Until recently, there has been a lack of understanding or of inclusion regarding bisexuality in research regarding sexual orientation. Thus, stereotypes, such as bisexual individuals being nonmonogamous, are formed, as are attitudes regarding bisexuals. It was hypothesized that this particular stereotype would moderate the relationship between valuing monogamy and attitudes regarding bisexual women. It was also hypothesized that less of a value of monogamy would directly relate to more positive attitudes about bisexual women. Therefore, 199 lesbians were recruited for this study. Two factors from the Relationship Issues Scale (RIS) were used to assess values of monogamy. A revised version of the Biphobia Scale was used to assess attitudes towards bisexual women. Three single-items were averaged to assess the belief that bisexual women are nonmonogamous. Results did not support either hypothesis. However, overall attitudes towards and experiences with bisexual women were quite positive, and some notable correlations were observed among variables including attitudes about bisexual women and willingness to date bisexual women. Further, about one-quarter of the variance in attitudes toward bisexual women was accounted for by the combination of personal experience with bisexual women, belief that bisexuality is a step in the coming out process, and belief that bisexual women are nonmonogamous. Slightly over one-quarter of the variance in willingness to date a bisexual woman was accounted for by the combination of the belief that bisexual women are nonmonogamous, the belief that bisexuality is a step in the coming out process, attitudes about bisexual women, attitudes regarding monogamy, and age.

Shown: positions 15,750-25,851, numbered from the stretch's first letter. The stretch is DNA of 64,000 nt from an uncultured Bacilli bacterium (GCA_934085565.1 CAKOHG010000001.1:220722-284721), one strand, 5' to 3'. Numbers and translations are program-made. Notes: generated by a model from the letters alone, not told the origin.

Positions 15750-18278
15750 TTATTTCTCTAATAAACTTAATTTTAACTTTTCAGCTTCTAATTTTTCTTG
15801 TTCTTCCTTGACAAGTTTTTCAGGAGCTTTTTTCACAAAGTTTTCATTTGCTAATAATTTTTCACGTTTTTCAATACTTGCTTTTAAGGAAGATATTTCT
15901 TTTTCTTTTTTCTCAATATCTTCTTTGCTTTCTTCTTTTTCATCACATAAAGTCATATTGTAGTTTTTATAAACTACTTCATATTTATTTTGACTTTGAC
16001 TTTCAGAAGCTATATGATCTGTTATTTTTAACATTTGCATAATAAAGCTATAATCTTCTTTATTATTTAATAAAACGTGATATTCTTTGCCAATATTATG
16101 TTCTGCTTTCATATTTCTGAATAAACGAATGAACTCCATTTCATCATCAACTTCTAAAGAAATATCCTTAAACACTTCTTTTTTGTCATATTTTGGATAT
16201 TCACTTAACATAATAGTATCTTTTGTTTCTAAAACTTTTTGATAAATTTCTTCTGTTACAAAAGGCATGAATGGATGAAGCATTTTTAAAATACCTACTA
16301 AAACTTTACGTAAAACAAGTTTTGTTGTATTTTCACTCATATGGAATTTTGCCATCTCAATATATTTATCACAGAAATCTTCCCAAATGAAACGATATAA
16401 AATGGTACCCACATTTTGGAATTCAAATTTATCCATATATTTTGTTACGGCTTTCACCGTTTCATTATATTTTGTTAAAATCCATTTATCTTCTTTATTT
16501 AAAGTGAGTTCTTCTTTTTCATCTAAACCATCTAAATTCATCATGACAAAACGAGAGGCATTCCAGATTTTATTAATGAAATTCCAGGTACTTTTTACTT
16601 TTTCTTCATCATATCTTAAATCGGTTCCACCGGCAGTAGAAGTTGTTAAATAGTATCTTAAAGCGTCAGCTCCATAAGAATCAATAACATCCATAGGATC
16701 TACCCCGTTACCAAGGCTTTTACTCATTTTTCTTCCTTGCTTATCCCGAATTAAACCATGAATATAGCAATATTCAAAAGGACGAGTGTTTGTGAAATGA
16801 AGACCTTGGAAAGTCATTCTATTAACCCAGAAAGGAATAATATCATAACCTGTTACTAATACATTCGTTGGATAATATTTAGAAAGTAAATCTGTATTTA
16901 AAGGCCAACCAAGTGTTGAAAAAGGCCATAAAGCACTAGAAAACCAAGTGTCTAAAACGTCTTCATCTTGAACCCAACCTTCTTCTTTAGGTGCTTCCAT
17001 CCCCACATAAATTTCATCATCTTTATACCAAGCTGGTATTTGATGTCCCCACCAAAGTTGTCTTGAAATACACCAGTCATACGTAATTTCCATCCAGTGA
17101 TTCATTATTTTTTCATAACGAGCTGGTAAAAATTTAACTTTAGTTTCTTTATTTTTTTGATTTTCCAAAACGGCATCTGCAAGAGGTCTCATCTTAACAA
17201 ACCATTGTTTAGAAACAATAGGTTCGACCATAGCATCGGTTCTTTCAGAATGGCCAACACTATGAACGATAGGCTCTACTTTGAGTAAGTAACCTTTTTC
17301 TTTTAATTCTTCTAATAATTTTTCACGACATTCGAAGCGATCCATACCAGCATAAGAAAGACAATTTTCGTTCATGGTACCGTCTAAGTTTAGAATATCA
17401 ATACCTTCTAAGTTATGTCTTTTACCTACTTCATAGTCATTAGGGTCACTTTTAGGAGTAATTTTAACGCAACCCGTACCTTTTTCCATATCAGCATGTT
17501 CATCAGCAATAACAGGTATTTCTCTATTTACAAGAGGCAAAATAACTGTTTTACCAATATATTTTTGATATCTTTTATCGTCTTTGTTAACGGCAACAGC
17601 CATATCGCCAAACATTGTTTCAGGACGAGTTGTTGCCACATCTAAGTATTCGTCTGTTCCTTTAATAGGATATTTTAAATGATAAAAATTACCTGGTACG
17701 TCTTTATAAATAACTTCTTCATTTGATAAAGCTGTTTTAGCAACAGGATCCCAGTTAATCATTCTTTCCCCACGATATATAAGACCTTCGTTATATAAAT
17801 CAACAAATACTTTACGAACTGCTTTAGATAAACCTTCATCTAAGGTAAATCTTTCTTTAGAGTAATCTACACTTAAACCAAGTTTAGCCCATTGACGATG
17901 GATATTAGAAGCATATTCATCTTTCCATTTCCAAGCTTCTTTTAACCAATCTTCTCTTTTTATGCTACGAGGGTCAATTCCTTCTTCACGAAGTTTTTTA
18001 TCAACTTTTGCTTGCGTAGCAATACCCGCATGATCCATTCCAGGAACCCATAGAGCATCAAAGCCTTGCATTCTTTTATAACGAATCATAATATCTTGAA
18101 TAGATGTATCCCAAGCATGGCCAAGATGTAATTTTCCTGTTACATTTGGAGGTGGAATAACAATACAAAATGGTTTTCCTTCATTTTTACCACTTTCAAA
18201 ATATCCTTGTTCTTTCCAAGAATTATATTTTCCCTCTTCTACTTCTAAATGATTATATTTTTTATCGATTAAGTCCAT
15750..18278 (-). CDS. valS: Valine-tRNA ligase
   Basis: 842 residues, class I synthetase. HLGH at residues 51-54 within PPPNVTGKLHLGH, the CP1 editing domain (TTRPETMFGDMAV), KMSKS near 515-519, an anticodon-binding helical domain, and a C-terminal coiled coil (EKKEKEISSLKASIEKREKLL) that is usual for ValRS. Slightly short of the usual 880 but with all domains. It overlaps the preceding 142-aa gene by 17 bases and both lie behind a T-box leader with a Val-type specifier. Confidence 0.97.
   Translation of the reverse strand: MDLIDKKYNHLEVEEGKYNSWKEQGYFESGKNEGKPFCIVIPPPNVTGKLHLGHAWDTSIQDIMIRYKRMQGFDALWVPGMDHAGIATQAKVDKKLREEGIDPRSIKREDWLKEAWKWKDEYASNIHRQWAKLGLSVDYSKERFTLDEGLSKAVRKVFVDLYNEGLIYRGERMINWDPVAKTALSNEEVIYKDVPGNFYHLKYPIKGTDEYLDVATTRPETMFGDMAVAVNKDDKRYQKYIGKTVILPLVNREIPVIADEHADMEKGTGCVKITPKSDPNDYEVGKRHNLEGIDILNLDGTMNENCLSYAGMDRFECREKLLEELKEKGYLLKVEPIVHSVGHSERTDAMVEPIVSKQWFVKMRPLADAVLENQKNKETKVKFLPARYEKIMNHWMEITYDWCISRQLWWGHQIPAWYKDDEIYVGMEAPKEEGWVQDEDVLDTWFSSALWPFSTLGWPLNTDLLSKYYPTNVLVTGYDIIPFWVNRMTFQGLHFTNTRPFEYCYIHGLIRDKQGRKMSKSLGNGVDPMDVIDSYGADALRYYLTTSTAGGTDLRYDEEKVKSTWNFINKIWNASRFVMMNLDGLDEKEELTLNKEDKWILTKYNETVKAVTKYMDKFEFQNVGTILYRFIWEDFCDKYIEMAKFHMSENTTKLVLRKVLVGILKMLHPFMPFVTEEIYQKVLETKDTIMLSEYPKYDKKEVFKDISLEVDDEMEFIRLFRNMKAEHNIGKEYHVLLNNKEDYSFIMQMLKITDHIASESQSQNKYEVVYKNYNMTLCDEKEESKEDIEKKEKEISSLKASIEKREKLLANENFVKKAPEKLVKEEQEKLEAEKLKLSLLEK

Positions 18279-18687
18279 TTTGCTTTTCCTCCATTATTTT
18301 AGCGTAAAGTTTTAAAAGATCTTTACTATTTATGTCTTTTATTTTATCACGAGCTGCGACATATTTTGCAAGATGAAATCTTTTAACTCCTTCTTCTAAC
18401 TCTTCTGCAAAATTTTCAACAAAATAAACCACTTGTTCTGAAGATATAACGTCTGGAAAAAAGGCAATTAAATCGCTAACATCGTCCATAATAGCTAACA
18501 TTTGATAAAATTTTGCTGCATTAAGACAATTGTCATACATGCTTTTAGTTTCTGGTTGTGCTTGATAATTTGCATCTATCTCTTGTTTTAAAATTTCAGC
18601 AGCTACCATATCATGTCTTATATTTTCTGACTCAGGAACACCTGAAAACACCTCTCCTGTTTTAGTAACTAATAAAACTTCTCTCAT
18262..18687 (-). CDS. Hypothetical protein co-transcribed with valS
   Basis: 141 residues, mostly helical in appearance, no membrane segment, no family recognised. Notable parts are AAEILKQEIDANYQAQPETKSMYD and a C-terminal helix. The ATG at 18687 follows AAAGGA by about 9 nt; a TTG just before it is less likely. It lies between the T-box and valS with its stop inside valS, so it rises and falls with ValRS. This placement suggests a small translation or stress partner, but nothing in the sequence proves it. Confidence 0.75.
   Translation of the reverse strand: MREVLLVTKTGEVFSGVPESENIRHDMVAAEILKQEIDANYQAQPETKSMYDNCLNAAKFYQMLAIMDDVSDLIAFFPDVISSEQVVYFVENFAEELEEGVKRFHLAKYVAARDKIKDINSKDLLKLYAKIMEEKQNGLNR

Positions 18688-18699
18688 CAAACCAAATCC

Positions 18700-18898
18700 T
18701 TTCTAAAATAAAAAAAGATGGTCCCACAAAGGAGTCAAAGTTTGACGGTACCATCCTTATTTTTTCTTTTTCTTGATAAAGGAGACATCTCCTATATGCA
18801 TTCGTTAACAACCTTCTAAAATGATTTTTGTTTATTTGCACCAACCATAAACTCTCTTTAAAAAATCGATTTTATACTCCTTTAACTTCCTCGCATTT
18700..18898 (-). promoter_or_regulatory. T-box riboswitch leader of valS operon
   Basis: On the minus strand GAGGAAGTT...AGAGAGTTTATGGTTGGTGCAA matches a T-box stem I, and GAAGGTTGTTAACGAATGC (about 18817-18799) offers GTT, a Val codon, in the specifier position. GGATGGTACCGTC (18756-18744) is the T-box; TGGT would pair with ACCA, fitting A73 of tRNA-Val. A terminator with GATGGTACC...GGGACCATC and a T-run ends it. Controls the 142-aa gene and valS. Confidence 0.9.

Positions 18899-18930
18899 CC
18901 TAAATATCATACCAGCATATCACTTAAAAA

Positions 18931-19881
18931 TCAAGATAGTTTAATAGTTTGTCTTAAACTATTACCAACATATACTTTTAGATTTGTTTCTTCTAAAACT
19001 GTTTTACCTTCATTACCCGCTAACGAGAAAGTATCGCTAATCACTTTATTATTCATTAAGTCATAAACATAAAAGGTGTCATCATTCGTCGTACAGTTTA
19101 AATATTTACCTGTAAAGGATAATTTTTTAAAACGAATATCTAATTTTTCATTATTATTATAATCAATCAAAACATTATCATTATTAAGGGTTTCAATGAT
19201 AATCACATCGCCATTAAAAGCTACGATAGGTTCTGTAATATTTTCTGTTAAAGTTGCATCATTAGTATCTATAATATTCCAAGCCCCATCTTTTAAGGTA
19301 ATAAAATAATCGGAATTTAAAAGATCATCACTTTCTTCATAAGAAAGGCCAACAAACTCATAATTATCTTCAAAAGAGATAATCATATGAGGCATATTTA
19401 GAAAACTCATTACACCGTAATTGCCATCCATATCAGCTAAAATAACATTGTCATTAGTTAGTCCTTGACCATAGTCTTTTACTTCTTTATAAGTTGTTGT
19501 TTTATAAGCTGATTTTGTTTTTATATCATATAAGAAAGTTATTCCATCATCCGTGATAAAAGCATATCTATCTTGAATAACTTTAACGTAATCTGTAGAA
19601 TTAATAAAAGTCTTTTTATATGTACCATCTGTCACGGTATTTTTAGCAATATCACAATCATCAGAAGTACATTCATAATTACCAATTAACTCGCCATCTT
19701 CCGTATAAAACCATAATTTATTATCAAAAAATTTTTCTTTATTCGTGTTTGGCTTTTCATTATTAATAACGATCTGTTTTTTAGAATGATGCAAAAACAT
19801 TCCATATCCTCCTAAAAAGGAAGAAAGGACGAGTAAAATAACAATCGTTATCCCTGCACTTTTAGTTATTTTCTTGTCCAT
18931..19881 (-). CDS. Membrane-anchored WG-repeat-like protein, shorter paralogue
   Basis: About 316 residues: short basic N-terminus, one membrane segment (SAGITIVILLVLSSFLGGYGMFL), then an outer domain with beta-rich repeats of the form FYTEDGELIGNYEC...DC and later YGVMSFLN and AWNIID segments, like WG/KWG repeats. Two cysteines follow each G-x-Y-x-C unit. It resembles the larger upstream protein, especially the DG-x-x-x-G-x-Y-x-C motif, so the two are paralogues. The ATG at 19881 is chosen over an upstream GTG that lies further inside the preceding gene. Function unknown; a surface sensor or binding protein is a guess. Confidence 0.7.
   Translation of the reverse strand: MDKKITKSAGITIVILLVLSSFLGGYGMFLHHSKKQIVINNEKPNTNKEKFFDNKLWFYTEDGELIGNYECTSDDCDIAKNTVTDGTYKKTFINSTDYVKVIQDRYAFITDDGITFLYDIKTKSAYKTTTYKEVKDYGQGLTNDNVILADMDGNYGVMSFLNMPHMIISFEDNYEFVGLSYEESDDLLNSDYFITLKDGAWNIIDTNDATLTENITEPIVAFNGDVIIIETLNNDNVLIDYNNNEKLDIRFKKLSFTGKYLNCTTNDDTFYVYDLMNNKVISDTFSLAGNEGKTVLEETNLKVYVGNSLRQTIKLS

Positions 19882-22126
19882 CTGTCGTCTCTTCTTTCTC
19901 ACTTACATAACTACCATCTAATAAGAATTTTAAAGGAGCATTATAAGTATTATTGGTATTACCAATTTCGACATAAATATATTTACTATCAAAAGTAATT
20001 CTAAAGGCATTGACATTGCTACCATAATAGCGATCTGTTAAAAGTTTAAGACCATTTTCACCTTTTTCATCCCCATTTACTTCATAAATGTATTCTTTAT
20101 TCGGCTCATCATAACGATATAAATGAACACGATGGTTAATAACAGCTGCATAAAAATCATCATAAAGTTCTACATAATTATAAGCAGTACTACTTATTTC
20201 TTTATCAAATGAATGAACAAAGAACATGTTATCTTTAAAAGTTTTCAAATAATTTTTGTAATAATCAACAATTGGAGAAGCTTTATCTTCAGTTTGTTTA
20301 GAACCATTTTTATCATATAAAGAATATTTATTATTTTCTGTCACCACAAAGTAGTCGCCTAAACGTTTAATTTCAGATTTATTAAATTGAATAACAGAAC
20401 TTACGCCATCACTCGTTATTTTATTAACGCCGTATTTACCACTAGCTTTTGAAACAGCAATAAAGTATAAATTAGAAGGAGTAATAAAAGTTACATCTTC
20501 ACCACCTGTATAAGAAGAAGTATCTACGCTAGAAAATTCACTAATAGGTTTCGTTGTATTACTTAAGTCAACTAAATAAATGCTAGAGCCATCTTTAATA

|Date||01 January 2009|
|Creators||Cheperka, Ryan Anne|
|Source Sets||Southern Illinois University Carbondale|
Page generated in 0.0023 seconds